Futurama: Bender's Game (aka The Futurama Movie 3) review by Mark McPherson - Cinema Paradiso
After the disaster that was The Beast With a Billion Backs, Bender’s Game was just the palette cleanser needed. As the third Futurama feature, this film is an unapologetic RPG, D&D, Lord of the Rings-style fantasy. There’s some weird logic to how the characters have been placed in such a scenario but all you really need to know is that it’s an excuse to place Futurama in a fantasy setting. And it’s pretty damn funny for being little more than that.
The initial setup of Bender letting his imagination run wild is a strong start for the film. He witnesses the kids playing Dungeons and Dragons but can’t join in since his imagination is not very present. He tries his best, however, and creates the character of Titanius Anglesmith, a knight. However, Bender lets his fantasy get carried away and is halled off to the robot institute. Bender’s imagination, however, merges with the central plot involving dark matter, and the Planet Express crew and all of New New York are transported into his world. With everyone getting amnesia upon entry except for Fry and Leela, it’s up to the couple to save everyone from an eternity of a fantasy world.
Fry is now a hobbit and Leela a centaur, leading to a plethora of strong visual gags and referential humor. Professor Farnsworth is obviously a wizard and Amy is now the queen of water nymphs. In case it wasn’t clear by the staging, there’s a lot of parodies straight out of Lord of the Rings, made most evident by the characters having such names as Frydo and Momon.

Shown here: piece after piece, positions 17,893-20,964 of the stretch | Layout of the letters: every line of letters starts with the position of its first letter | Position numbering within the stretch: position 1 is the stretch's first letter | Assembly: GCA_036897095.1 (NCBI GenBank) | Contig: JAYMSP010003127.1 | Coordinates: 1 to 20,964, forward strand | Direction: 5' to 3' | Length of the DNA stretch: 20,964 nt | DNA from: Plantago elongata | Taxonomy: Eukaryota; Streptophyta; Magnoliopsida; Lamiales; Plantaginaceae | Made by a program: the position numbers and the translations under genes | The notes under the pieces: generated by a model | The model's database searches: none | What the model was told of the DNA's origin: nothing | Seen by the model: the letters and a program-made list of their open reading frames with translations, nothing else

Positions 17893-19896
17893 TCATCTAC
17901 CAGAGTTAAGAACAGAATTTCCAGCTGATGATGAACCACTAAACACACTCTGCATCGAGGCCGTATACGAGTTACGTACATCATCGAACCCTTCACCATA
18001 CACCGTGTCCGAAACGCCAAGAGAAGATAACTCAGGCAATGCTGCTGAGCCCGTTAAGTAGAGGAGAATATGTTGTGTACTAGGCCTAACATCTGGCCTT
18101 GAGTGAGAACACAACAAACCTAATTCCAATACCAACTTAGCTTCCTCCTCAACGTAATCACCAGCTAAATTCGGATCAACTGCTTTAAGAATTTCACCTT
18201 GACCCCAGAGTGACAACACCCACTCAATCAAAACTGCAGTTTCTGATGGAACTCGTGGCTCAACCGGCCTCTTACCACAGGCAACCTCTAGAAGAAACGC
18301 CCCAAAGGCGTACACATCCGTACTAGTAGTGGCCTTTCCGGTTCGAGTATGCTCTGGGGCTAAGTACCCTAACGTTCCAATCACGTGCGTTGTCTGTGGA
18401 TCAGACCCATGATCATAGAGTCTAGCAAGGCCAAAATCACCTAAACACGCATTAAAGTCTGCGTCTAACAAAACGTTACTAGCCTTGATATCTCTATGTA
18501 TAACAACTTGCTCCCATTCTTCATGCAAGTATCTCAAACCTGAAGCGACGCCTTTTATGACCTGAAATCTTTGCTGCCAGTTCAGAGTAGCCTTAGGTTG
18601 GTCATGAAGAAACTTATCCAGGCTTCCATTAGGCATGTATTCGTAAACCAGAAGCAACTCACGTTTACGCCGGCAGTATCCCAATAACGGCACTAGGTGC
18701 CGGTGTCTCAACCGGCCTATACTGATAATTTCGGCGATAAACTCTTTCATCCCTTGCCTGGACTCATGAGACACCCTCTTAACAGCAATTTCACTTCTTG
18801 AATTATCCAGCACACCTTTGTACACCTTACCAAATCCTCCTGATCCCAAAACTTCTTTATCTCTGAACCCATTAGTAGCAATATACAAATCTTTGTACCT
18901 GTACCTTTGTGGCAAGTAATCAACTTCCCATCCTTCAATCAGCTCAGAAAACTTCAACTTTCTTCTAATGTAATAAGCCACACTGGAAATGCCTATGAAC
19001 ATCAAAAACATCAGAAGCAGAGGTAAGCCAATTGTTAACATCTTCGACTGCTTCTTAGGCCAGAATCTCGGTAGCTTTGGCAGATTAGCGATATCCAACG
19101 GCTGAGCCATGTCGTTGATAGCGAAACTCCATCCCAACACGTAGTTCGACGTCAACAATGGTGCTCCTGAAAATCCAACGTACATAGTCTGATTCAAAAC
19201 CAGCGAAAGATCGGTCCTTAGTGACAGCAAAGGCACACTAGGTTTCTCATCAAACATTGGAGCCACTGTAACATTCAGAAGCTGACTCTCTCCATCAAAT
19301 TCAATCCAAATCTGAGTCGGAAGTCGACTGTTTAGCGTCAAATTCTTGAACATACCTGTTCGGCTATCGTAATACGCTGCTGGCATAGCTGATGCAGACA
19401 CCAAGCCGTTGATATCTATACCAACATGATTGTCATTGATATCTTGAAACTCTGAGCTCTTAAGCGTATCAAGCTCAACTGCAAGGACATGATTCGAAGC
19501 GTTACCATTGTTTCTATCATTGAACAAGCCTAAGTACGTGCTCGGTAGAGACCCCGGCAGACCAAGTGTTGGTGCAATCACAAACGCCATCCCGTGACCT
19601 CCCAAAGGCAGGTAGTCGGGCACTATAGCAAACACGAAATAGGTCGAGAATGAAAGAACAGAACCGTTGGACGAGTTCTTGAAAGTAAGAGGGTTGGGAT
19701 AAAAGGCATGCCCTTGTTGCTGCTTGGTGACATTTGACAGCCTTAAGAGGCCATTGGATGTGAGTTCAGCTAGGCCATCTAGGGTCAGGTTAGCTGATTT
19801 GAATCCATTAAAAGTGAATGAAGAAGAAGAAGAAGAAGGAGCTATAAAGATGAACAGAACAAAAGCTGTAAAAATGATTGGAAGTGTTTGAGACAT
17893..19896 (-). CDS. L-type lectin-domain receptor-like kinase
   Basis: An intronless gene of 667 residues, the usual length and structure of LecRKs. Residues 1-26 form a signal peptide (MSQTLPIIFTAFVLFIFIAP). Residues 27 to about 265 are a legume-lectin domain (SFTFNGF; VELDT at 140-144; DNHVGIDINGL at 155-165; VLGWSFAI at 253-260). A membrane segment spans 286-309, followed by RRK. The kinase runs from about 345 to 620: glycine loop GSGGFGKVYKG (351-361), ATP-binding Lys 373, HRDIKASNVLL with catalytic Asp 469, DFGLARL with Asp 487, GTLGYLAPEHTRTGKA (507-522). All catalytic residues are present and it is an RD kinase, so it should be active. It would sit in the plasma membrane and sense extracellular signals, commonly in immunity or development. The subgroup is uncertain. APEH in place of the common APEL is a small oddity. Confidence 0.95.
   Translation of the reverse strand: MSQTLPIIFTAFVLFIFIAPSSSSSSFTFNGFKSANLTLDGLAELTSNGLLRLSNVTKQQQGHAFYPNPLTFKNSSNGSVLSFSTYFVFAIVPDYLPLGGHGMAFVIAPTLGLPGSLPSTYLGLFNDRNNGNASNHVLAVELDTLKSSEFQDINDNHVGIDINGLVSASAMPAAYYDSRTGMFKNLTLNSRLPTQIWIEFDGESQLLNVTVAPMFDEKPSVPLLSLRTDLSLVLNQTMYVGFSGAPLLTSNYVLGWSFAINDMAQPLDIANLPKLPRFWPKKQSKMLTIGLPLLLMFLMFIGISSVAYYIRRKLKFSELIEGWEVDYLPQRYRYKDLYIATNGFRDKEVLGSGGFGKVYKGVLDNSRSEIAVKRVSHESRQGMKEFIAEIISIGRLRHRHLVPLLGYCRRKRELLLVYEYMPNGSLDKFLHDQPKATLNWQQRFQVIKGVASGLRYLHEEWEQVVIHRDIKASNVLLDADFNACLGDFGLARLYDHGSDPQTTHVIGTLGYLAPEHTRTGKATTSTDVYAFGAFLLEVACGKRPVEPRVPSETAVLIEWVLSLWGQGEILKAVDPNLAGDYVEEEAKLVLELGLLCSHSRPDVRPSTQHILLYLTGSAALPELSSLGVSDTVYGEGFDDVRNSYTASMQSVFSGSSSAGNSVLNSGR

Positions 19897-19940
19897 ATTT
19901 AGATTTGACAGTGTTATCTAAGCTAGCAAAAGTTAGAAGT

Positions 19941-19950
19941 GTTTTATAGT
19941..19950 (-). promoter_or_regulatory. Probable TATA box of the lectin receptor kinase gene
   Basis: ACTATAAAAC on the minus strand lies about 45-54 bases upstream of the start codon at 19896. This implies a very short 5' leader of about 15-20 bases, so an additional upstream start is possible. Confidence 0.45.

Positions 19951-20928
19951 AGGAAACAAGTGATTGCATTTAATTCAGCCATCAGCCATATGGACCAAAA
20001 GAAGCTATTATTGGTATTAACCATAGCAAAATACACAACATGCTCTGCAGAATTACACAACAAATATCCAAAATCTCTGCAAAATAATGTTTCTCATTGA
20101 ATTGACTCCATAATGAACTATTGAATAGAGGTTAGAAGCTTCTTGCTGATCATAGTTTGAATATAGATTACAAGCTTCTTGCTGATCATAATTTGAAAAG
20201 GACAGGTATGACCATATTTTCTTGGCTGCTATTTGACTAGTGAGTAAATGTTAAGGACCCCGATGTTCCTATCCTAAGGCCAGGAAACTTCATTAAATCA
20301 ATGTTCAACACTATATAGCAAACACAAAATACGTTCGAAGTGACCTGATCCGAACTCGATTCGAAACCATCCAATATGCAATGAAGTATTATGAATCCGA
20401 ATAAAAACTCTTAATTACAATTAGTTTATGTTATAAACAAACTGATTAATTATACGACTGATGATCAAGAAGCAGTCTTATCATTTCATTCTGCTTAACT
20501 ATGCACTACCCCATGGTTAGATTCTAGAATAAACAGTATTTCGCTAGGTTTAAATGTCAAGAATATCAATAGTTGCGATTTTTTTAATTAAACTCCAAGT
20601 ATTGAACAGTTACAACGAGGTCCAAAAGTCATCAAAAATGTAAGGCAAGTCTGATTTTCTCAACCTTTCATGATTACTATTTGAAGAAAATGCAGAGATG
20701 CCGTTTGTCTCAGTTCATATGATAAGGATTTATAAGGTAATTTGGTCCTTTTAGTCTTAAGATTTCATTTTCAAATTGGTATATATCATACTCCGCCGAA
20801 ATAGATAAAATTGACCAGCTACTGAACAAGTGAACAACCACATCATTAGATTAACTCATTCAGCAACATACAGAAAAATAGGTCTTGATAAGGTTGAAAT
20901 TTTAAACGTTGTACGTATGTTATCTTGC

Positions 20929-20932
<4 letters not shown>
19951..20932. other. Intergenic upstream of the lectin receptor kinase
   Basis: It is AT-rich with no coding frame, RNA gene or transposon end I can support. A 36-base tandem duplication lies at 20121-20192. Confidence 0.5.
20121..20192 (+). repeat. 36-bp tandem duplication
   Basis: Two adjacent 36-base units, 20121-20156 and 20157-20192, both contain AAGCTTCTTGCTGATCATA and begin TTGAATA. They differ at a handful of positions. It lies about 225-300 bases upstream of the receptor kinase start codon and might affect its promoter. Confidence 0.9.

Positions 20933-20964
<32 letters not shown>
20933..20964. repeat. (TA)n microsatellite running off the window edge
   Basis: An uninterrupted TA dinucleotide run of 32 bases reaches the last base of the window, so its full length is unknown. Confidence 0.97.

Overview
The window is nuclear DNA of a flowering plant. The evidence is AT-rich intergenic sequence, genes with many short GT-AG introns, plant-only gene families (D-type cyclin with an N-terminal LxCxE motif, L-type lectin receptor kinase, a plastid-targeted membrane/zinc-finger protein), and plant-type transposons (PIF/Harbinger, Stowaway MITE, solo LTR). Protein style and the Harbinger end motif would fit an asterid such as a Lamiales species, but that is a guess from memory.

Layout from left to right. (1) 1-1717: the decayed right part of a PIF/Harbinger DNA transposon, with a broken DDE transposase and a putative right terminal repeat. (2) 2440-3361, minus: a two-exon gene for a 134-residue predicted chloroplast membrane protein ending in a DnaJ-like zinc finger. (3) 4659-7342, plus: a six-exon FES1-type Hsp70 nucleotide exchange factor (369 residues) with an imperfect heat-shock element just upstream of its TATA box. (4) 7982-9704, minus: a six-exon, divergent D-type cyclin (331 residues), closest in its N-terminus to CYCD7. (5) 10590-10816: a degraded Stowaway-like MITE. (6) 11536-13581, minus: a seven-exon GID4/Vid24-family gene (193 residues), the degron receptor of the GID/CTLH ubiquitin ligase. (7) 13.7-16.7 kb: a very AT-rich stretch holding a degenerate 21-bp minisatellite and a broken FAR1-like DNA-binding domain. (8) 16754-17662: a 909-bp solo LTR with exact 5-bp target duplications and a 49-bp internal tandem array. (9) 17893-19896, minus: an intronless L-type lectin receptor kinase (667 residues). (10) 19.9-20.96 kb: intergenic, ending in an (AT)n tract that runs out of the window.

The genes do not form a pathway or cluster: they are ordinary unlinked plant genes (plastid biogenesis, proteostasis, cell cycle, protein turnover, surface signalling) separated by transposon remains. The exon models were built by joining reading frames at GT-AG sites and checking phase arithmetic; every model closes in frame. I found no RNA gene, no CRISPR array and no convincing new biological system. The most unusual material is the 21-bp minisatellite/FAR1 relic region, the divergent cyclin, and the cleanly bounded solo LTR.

I think I loved this film so much more than Beast With a Billion Backs because that story at the place isn’t that dense. It’s a standard scenario of being whisked away to another dimension and finding your way back home. As I said, it’s mostly just a slew of subversive and sly gags on the theme. Some of them are rather on the nose, as with the location of Wipe Castle being an easy dig at the fast-food chain, but still managed to make me crack a smile.
There is, however, one unique development that gives the film just enough heart. Professor Farnsworth learns amid the fantasy world that Mom’s son of Igner is also his own son. This doesn’t just feel like a cheap twist either and actually gives some emotion to the usually grumpy cipher of exposition that is Farnsworth. This emotional realization plays into the climax that brings about a rather heartfelt finale.
For being little more than the Futurama Dungeons & Dragons episode, Bender’s Game manages to showcase the hallmarks of what makes Futurama so hilarious. There’s a divergence from the typical relationship issues that Fry faced in the first two films, favoring other characters and making the ultimate message of the film far less troubling. Among the four Futurama films, this entry is one of the best.